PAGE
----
Effect of physician dress style on patient-physician relationship

J Adolesc Health Care. 1985 Nov;6(6):456-9. doi: 10.1016/s0197-0070(85)80053-x.


This study evaluates the effect of physician dress and other variables (i.e., sex of physician and patient, age, and type and site of visit) on patient-physician rapport. Three hundred eighty-six teens filled out a questionnaire, at the end of an office visit, which evaluated their attitudes regarding their physician and their preference for physician dress. The physicians alternated between very informal, informal, formal-white coat, and formal-suit/dress styles. Dress style made no statistical difference in patients' attitudes toward their physician. When asked what they preferred their doctor to wear 43% responded "makes no difference," 26% said "white coat," 14% said "pants and shirt," 10% said "jeans and shirt," and 4% said "suit and tie." Female patients were significantly more comfortable (3.6 versus 3.3, p less than 0.01) with female physicians. Male patients did not show a preference for a same-sex physician.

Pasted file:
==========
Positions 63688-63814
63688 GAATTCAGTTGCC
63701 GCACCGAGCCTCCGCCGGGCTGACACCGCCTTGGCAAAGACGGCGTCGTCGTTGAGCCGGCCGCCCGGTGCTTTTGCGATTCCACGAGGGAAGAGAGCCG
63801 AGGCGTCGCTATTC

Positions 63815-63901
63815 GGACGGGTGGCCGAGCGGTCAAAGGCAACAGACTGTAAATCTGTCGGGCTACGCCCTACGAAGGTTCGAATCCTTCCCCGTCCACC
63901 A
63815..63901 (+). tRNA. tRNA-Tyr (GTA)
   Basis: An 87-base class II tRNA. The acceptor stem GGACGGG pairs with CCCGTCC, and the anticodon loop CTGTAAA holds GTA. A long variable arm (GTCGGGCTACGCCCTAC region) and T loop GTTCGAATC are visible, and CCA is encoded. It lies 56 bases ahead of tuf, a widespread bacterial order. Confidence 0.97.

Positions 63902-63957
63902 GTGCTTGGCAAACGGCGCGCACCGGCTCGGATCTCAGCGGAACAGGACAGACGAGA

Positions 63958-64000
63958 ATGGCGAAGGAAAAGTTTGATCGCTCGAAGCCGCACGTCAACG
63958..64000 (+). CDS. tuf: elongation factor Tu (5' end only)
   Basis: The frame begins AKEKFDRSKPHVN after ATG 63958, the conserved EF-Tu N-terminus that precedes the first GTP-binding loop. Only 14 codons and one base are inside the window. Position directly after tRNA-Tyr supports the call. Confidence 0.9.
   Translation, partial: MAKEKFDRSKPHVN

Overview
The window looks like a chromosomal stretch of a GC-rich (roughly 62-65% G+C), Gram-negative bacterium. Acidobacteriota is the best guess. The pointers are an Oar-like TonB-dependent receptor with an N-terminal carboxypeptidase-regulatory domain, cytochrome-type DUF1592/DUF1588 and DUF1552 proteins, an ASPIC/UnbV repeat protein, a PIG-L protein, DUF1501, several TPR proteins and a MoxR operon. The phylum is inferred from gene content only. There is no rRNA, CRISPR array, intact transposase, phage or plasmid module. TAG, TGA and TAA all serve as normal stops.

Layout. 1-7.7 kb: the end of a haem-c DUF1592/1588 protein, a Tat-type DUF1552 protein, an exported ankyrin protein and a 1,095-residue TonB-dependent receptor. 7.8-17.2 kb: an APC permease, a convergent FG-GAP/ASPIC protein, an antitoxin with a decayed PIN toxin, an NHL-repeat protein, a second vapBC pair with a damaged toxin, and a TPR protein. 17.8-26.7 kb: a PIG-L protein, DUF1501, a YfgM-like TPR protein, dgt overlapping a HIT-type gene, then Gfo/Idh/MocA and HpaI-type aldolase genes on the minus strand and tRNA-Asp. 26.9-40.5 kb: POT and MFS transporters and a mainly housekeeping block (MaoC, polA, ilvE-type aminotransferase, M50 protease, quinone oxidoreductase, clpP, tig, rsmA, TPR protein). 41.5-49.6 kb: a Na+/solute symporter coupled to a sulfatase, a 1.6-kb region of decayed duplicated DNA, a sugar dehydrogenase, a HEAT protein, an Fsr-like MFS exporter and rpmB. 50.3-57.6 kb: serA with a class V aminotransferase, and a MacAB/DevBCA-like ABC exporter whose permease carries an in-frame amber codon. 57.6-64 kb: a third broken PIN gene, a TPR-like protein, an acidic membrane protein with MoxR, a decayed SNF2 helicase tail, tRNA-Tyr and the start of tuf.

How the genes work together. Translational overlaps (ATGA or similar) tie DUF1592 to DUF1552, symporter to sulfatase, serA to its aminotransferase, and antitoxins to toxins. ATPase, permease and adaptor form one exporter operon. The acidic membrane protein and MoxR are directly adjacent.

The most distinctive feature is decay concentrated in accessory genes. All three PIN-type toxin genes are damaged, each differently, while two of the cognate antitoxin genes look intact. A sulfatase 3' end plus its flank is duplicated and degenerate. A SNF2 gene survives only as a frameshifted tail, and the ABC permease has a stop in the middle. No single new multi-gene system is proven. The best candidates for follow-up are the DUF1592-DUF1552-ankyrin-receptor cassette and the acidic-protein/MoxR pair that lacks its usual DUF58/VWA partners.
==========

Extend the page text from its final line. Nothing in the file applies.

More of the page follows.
MeSH terms

  • Adolescent
  • Adult
  • Age Factors
  • Attitude
  • Clothing*
  • Female
  • Humans
  • Male
  • Physician-Patient Relations*
  • Physicians*
  • Sex Factors